They’re fast, they’re fun, they’re easy, and relatively cheap, or, in some cases, free. We like our dating done quickly, efficiently, productively and almost effortlessly, much like all other things in our lives. But, unlike most other things in our lives, dating done quickly, efficiently and almost effortlessly does not always produce the desired outcome. While it should be easy to find that special someone, and online dating apps should be speeding up our process, they’re actually slowing us down. Match.com boasts that 92% of all current romantic relationships started because of them.
But, guess what? In 1994, before Match.com was invented, how many of those relationships started with people meeting each other without the help of online dating?
They are addictive/A time suck: Much like Facebook, Twitter and Instagram, online dating sites take up too much of everyone’s time and energy. Instead of concentrating on hobbies, or spending time with our friends or working out or working on bettering ourselves for when the right guy or girl actually comes along, we sit at the computer, waiting to see who swiped right, or who emailed us or who liked our latest picture. We sit at the computer, not bettering ourselves, but waiting to see how great or lame complete strangers consider us to be. Why waste time waiting for a “like” or a “swipe” for one of your pictures, given by a complete stranger who doesn’t know you at all? Go out and live your life, instead. There’s a better chance of “The One” being out there in life. Cause he certainly ain’t sitting next to you at the computer.
They promote false advertising: How are we supposed to market ourselves effectively if we only have “thin,” “curvy” and “athletic” to choose from? If we only get 300 characters in which to describe ourselves? If we are allowed to post any pictures we want from any angle, in any lighting? If catfishing is a thing? And there is no regulation. How are we supposed to find “The One” if “the one” is not even who they say they are?
They promote an unnatural amount of dating/sex which leads to unrealistic expectations and an unhealthy sense of self: Because of dating apps, we millenials can go on a date every single night if we want to. Or two or more dates a night. Dating apps promote a “quantity, not quality” approach to sex and dating that can hinder our chances of putting our best foot forward. It also can lead to “dating burnout.” There is only so much of the same conversation one can really have about one’s job or local sports teams. A lot of dating is exhausting, and a lot of rejection can lead to an unhealthy sense of self. Dating is expensive, and spending a lot of money can lead to depression. Or less-than-stellar prospects you go out with are so depressing and underwhelming you cant even fathom meeting one more person and giving them a chance.
They actually narrow the playing field instead of broadening it: Every millenial thinks that online dating sites have opened us up to a whole new world of people we never would have met before, when, in fact, it is the opposite. Conversely, online dating sites allow us to whittle down prospects to an extremely unrealistic and oftentimes, unobtainable pool of potential matches. This is not good. Instead of being open to someone who might not be just quite your type physically, or someone who might not have the desired job or income or lifestyle you find attractive, if you are on an online dating site, you have the ability to shut out completely anyone who deviates from these criteria. Many millenials are still too young to actually know what they want or need, so online dating sites exacerbate the issue by allowing them to pick and choose too specifically. Finding “The One” means being open to anyone and everyone who could actually be “The One.”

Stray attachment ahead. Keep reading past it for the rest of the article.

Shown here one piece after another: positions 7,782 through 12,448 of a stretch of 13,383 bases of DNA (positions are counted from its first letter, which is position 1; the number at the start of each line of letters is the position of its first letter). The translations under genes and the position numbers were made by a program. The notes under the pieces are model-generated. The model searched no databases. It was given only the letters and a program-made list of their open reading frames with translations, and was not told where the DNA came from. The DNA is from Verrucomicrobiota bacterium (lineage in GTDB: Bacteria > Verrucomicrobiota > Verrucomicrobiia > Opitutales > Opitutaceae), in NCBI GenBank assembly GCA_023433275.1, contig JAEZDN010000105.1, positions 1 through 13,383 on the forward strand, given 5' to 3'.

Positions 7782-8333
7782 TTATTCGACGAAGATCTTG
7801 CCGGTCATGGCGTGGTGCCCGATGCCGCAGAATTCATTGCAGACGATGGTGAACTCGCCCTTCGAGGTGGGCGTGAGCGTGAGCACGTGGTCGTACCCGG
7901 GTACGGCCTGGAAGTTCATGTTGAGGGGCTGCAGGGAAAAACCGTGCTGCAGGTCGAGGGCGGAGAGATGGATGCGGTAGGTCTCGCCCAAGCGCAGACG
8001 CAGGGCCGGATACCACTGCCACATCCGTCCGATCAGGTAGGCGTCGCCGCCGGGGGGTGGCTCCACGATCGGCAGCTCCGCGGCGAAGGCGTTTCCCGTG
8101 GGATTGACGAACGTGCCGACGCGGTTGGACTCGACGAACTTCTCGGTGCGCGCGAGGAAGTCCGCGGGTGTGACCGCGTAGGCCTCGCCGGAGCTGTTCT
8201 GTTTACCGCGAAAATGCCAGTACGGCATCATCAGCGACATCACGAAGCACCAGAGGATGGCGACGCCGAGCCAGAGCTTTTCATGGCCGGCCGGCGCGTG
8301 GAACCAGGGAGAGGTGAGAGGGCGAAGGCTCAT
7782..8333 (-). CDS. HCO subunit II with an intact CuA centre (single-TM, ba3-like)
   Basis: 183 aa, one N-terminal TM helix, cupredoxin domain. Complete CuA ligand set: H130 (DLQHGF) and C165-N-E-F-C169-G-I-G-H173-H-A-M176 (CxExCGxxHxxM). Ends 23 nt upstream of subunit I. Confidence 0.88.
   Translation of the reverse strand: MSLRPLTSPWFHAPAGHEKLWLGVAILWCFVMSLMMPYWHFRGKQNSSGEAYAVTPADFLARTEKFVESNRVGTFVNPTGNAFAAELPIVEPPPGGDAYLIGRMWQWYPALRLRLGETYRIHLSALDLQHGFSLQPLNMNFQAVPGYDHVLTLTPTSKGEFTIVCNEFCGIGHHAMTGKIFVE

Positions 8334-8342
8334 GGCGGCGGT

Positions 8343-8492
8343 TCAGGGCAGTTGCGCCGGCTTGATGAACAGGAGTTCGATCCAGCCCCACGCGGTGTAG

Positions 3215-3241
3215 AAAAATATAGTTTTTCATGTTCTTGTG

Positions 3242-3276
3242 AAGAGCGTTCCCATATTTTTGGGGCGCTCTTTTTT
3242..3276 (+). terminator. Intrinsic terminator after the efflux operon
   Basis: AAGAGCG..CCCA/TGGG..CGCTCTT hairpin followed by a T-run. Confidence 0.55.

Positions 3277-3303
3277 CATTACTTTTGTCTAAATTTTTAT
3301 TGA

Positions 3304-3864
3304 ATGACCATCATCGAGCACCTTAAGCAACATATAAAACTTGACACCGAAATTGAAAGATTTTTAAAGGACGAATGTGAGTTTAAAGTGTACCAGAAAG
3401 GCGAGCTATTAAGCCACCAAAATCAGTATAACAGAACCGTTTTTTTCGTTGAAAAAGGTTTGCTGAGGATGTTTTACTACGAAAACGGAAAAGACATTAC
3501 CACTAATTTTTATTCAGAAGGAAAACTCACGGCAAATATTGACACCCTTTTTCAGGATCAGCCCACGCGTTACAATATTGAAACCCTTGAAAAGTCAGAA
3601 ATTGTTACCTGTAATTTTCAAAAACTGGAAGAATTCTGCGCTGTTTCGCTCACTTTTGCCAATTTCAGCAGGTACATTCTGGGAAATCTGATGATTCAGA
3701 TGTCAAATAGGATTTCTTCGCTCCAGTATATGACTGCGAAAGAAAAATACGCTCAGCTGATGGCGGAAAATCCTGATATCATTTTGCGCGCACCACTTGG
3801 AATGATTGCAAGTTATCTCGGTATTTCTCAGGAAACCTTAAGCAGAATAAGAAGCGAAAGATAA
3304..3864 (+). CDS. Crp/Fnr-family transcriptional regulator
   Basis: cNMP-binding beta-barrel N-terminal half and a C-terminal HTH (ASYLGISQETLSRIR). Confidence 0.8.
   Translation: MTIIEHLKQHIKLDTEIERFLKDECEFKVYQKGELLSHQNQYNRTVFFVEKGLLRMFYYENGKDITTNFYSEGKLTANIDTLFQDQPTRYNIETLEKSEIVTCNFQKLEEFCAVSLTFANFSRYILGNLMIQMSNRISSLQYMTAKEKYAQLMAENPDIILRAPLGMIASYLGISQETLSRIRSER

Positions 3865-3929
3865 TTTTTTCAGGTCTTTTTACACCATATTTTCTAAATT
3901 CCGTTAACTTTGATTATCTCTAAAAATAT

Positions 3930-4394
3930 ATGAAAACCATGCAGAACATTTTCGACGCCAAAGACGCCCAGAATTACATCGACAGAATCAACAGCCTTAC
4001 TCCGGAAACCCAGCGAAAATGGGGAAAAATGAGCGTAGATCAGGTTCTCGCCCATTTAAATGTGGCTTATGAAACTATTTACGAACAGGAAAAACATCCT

They promote laziness: Remember when you had to actually get off your ass and leave your apartment to meet people? Remember when you had to actually listen to the person during the actual date to try to get to know them instead of having formed opinions and judgments of them before you even meet? Remember when you had to give your date a second chance, because 1,000 more prospects weren’t at your fingertips? Remember when you had to put forth an effort to meet people instead of having everyone and anyone literally in the palm of your hand? We are a generation of instant gratification. “The One” should not be synonymous with “instant gratification.”
They take the fun out of meeting someone organically: Before online dating, I used to look forward to going to bars with my friends, cause, hey, you never know who you could meet. I used to love riding the subway in NYC cause hey, you never know who you could meet. I used to like taking a walk or reading in a park or hell, even going to Starbucks, cause, hey, you never know who you could meet. I met a few exes in bars. I met an ex or two just walking around or at work, or at Starbucks. And I literally even once met an ex-boyfriend on the 9 train in New York City. The anticipation and excitement of the possibility of meeting someone just doing what you’re doing…is gone. The element of surprise of there possibly being sparks between you and the guy in front of you in Starbucks…is gone. Replaced by faces and words on a screen on your phone. Go to bars, go to the park, go to Starbucks. “The One” could be there, you never really know. But you’re not going to find him with your face buried in your phone on your match.com app. He could be right in front of you in line to buy your frappucino, so don’t miss him, millenials.